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Crawford: Blank check for stadium trumps states real needs
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There are many things in Georgia that we don’t have enough money to pay for, according to our elected leadership.

Public education? Over the past nine years, the state has cut formula funding to local school systems by a combined amount of roughly $5.7 billion.

Health care? The governor’s office recently ordered spending reductions in Medicaid for the current fiscal year and next year as well. Gov. Nathan Deal says Georgia will not expand its Medicaid coverage as part of Obamacare because he contends the state can’t afford it.

Roads and highways? The state is so hard up for money that Deal and other top officials implored voters to approve a 1-cent sales tax this summer to raise funds for road construction and maintenance (most voters turned it down).

Obviously, there’s not enough money to pay for basic services like roads, schools and medical care.

What do we have money for? As it turns out, we have $300 million that the legislature approved two years ago as the proceeds from a hotel-motel tax in Atlanta. That tax money is going to be spent on a new stadium with a retractable roof for Arthur Blank and the NFL franchise he owns, the Atlanta Falcons.

Representatives of the Georgia World Congress Center Authority, which runs the Georgia Dome and will tear that structure down after building the new stadium, are negotiating with Falcons’ officials on the wording of an agreement to build the facility.

The agreement could be finalized by the authority’s board of directors by as early as the end of October.

The state’s commitment to use $300 million for a new football stadium was put in place in March and April 2010, when the legislature adopted a bill that imposed the 7 percent hotel-motel tax starting in 2020. That was also when Georgia was in the grip of a great recession that squeezed $3 billion out of the state budget and forced many school systems to keep their doors open less than the mandated 180 days a year.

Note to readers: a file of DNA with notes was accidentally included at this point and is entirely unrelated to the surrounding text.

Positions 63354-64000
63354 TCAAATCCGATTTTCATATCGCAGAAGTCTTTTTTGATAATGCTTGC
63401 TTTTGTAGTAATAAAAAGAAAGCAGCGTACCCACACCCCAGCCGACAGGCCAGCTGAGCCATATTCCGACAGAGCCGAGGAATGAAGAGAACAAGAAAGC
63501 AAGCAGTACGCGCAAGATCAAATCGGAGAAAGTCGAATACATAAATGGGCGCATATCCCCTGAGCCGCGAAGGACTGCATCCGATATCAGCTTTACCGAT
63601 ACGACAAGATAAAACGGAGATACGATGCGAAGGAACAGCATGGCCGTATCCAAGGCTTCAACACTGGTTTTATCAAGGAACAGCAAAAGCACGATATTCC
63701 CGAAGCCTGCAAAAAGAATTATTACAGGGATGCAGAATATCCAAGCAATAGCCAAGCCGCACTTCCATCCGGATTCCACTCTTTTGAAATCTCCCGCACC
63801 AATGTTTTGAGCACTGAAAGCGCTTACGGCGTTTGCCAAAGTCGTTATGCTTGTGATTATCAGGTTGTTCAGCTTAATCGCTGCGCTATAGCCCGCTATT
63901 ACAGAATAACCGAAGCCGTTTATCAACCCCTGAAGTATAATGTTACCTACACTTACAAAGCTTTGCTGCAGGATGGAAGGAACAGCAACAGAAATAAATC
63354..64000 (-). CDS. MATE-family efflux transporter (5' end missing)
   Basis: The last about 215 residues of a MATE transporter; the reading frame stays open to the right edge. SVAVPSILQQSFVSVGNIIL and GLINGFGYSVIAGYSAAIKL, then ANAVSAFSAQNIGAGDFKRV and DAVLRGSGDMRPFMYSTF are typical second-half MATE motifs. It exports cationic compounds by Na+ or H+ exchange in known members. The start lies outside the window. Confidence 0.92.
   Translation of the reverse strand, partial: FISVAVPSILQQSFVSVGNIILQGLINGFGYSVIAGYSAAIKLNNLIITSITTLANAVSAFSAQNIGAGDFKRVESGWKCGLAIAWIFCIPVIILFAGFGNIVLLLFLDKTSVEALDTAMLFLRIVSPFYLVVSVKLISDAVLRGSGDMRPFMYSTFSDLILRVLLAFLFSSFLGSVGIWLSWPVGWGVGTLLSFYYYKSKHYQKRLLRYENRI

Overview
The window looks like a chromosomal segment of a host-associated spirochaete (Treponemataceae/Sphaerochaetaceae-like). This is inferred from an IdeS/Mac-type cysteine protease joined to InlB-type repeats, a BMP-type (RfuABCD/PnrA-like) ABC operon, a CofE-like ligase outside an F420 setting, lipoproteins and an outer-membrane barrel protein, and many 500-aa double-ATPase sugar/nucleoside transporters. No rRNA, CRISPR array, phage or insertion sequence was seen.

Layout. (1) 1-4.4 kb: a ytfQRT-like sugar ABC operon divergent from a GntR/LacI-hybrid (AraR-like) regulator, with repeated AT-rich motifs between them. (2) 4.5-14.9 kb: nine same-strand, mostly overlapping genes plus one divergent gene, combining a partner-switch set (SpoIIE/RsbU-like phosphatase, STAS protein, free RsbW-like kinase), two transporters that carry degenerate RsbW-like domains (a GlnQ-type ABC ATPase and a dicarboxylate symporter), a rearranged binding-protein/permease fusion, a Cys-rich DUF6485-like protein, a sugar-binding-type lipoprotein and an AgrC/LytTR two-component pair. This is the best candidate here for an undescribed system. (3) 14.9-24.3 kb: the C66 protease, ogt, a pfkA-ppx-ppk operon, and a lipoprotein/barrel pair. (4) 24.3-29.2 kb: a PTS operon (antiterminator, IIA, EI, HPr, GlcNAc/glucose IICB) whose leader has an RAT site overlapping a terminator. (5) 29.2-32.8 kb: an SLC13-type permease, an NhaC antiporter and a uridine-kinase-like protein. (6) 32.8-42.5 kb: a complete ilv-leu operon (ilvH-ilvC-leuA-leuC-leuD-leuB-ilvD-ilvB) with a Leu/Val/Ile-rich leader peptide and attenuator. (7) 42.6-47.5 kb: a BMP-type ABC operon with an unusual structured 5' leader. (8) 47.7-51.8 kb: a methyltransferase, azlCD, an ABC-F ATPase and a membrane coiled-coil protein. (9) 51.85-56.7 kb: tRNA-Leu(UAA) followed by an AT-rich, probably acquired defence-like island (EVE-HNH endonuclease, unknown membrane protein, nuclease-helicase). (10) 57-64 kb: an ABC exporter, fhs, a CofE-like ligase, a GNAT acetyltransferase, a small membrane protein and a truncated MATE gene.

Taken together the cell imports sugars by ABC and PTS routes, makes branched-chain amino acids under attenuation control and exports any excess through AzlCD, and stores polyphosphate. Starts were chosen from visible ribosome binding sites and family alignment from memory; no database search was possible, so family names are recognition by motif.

Critics of the deal have questioned the wisdom of spending that kind of tax money to build a stadium when so much has been cut from education and health care. Questions have also been raised about using so much tax revenues to benefit a football team owner, Blank, who is already one of the richest men in America from the money he made running Home Depot with Bernie Marcus.

One of those stadium critics is state Rep. Mike Dudgeon, R-Johns Creek. Dudgeon was not in the General Assembly when the House voted to pass the stadium tax in 2010 — he was a member of the Forsyth County school board preparing to run for his first term as a lawmaker.

In this year’s legislative session, Dudgeon introduced a resolution that said “taxpayers of this state are concerned about the best possible use of their hard-earned tax dollars” and urged the GWCCA not to give the Falcons any property or stadium rights at a price that was “below fair market value.”

Using tax money to build a new football stadium, he argues, is “the wrong message to send” when state troopers and other state government employees haven’t had a decent pay raise in several years.

“We at the state are saying, ‘We’re broke, we can only pay for 170 days of school,’ and then we say, ‘Oh, by the way, we’ll build this new stadium,’” Dudgeon said.

While he acknowledged that the $300 million already allocated for the stadium is a “done deal” that can’t be reversed, Dudgeon said he will introduce legislation next year to block any attempts to add more dollars to the World Congress Center Authority’s “Blank check.”

“They might need higher bonding authority for the World Congress Center or another source of funding,” Dudgeon said. “My intent would be not to add more taxpayer funds or bonding capacity.”

He added: “I think a majority of the public would be in agreement on that. I don’t think I’m on an island here.”

Dudgeon is not on an island. I don’t think a majority of Georgia’s taxpayers would support spending $300 million on a vanity stadium for a billionaire  but their elected representatives have put them in that position.

Tom Crawford is editor of The Georgia Report at His column appears Wednesdays and at